The development of biochips
is a major thrust of the rapidly growing biotechnology
industry, which encompasses a very diverse range of
research efforts including genomics
, computational biology
, among other activities. Advances in
these areas are giving scientists new methods for unraveling the complex
biochemical processes occurring inside cells, with the larger goal of
understanding and treating human diseases. At the same time, the
has been steadily perfecting the science of
microminiaturization. The merging of these two fields in recent years has
enabled biotechnologists to begin packing their traditionally bulky
sensing tools into smaller and smaller spaces, onto so-called biochips. These
chips are essentially miniaturized laboratories that can perform hundreds or
thousands of simultaneous biochemical reactions. Biochips enable researchers
to quickly screen large numbers of biological analytes for a variety of
purposes, from disease diagnosis to detection of bioterrorism agents.
A biochip is a collection of miniaturized test sites (microarrays) arranged on a solid substrate that permits many tests to be performed at the same time in order to achieve higher output and speed.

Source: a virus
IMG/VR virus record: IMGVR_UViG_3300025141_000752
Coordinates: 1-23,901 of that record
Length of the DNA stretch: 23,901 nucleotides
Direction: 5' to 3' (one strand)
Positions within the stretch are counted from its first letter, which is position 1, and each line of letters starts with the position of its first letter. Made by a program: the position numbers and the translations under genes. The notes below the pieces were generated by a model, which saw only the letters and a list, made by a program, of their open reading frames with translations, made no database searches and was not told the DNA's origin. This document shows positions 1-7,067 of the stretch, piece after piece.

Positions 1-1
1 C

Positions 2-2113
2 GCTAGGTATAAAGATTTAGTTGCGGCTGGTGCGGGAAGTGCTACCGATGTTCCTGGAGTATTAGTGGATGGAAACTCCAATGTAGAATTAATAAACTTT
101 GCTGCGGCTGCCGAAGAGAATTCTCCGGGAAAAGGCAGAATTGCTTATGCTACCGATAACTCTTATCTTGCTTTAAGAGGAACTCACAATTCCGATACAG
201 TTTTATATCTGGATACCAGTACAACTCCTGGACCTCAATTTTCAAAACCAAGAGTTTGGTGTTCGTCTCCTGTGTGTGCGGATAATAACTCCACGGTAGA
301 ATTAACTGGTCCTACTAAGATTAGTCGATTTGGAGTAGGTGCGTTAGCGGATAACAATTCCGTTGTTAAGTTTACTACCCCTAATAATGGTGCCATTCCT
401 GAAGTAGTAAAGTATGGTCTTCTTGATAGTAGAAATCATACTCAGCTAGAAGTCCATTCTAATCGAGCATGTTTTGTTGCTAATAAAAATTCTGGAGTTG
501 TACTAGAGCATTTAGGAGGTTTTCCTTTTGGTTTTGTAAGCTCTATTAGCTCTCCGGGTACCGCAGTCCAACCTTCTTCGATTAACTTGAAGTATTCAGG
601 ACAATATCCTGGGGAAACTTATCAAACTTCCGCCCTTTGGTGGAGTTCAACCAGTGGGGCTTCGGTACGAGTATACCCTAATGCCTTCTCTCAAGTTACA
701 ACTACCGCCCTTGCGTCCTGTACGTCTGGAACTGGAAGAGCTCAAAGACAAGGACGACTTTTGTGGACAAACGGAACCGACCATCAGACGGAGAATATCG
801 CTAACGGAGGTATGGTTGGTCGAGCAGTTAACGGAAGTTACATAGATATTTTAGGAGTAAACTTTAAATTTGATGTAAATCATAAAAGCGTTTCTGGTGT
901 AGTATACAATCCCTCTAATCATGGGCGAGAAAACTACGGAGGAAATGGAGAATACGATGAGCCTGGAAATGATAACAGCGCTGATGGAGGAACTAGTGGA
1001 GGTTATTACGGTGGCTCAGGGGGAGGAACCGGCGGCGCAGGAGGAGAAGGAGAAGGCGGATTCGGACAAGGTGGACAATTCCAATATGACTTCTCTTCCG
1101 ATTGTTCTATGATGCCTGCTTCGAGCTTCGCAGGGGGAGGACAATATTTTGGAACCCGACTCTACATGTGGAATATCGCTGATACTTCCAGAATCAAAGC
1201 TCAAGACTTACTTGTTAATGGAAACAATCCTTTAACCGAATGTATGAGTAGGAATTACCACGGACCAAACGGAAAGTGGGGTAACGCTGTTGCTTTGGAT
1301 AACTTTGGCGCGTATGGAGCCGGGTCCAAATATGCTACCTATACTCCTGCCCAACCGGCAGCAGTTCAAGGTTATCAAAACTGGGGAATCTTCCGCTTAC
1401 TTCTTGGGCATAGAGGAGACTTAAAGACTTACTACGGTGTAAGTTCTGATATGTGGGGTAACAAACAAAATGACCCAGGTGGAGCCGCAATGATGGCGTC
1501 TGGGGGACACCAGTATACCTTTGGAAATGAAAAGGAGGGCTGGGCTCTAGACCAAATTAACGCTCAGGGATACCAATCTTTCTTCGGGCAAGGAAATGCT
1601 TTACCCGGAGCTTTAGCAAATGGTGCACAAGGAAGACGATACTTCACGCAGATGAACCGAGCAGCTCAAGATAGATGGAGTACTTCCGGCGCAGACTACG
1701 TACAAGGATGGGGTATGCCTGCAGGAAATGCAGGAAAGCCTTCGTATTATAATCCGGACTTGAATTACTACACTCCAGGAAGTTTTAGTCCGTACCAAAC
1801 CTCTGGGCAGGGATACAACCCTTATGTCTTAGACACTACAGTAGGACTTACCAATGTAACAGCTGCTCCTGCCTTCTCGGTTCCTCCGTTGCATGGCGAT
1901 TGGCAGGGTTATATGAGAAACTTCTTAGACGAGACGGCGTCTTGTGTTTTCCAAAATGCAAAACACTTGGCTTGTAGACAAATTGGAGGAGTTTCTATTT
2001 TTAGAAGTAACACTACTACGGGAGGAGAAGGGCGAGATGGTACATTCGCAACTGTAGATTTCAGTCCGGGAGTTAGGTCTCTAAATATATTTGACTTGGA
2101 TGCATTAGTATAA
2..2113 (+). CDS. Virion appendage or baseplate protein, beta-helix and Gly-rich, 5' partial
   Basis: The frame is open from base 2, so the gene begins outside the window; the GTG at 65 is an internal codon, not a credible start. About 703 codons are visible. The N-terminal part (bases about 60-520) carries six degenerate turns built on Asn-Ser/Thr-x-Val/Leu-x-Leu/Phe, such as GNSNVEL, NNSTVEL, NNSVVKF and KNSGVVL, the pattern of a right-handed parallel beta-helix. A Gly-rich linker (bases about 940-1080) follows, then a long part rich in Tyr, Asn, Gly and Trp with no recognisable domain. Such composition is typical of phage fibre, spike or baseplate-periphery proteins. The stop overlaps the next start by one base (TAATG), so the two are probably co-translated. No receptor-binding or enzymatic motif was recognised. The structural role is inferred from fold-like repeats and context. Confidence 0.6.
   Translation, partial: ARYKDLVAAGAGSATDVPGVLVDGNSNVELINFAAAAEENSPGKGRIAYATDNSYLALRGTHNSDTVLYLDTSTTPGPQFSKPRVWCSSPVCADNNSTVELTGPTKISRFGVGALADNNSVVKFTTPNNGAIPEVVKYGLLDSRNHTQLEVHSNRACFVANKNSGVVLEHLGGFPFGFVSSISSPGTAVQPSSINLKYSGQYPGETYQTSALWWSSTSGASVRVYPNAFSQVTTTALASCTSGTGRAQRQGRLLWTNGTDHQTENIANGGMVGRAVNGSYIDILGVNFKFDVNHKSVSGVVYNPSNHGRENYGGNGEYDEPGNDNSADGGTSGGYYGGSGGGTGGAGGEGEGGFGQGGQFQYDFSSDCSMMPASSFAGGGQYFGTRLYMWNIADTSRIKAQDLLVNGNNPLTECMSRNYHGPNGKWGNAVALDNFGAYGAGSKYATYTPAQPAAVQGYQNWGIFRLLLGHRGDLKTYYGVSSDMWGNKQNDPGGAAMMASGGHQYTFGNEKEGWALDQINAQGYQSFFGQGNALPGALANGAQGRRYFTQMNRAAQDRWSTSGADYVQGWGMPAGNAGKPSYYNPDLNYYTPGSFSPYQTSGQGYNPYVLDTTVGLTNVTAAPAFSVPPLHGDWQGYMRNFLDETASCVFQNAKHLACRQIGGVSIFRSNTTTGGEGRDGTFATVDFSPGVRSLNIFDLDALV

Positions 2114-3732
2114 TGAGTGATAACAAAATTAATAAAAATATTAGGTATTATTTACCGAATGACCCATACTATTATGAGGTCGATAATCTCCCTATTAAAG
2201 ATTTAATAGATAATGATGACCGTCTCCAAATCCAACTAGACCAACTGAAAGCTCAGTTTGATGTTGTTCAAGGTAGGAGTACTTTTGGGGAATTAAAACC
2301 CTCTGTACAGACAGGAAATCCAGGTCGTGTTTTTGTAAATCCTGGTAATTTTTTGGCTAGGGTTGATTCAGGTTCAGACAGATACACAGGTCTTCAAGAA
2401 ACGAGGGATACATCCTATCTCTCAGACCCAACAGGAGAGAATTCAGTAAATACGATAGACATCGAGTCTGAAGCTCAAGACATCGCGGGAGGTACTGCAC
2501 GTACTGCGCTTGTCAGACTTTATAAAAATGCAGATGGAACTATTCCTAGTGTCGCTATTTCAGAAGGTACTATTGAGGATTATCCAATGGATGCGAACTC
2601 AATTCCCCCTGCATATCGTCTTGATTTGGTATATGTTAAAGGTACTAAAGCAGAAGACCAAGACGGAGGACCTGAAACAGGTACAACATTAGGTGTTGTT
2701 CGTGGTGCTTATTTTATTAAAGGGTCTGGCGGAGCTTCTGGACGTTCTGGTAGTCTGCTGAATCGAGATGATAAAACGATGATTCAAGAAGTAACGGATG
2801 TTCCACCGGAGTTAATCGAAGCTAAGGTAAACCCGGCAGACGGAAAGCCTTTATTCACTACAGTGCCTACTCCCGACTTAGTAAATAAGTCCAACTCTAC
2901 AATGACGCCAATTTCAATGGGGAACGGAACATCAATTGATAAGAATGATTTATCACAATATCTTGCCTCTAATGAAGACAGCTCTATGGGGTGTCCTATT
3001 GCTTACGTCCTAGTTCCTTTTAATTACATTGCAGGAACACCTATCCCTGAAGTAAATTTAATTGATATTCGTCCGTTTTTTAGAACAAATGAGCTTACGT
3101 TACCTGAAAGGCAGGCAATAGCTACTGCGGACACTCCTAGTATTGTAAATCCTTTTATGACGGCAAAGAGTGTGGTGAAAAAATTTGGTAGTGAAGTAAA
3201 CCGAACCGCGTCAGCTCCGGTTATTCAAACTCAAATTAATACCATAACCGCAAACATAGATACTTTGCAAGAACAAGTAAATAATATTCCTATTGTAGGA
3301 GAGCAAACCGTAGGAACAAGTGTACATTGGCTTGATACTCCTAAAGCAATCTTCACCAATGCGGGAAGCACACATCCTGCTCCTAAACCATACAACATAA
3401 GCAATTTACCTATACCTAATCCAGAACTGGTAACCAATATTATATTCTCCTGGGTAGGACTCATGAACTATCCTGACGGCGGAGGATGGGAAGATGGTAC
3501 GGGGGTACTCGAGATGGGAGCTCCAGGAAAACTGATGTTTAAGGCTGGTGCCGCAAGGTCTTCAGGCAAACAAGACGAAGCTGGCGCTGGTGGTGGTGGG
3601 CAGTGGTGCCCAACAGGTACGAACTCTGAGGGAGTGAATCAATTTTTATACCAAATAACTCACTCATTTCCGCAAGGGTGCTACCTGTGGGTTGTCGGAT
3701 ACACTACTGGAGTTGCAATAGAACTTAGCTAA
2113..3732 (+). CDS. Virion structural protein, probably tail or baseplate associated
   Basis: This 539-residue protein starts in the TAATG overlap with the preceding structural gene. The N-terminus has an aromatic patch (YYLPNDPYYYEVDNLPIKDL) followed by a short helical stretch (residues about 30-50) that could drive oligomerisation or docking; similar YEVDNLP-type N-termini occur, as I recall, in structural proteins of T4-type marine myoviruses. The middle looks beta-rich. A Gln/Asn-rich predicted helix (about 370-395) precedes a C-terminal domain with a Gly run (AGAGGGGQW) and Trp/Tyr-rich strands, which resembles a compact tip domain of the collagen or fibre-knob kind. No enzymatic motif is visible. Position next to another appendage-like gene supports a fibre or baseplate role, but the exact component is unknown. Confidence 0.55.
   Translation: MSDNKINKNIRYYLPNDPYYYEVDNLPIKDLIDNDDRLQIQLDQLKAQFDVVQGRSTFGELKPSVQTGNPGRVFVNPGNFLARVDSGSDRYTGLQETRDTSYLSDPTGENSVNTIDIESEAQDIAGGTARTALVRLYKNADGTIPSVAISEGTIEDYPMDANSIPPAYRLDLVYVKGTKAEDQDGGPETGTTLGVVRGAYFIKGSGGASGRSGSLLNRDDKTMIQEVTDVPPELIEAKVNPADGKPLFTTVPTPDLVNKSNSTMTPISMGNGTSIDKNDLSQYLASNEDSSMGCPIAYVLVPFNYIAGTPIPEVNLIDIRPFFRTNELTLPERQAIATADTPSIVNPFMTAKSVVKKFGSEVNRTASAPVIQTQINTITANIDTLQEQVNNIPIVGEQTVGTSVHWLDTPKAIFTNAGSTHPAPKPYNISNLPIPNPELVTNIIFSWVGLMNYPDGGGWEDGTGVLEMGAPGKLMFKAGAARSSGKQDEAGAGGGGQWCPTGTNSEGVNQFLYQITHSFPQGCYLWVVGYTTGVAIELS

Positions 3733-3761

The development of biochips has a long history, starting with early work on
the underlying sensor
technology. One of the first portable, chemistry-based
sensors was the glass pH electrode
, invented in 1922 by
Hughes (Hughes, 1922). Measurement of pH
was accomplished by
detecting the potential difference developed across a thin glass membrane
selective to the permeation of hydrogen ions; this selectivity was achieved
by exchanges between H+
and SiO sites in the glass. The basic concept of
using exchange sites to create permselective membranes was used to develop
other ion sensors
in subsequent years. For example, a K+
produced by incorporating valinomycin
into a thin membrane (Schultz, 1996).
Over thirty years elapsed before the first true biosensor
sensor utilizing biological molecules) emerged. In 1956, Leland Clark
published a paper on an oxygen sensing electrode
This device became the basis for a glucose
sensor developed in 1962 by Clark
and colleague Lyons which utilized glucose oxidase
molecules embedded in a
membrane (Clark, 1962). The enzyme
functioned in the
presence of glucose to decrease the amount of oxygen available to the oxygen
electrode, thereby relating oxygen levels to glucose concentration. This and
similar biosensors became known as enzyme electrodes, and are still in use
In 1953, Watson and Crick announced their discovery of the now familiar
double helix structure of DNA molecules and set the stage for genetics
research that continues to the present day (Nelson, 2000). The development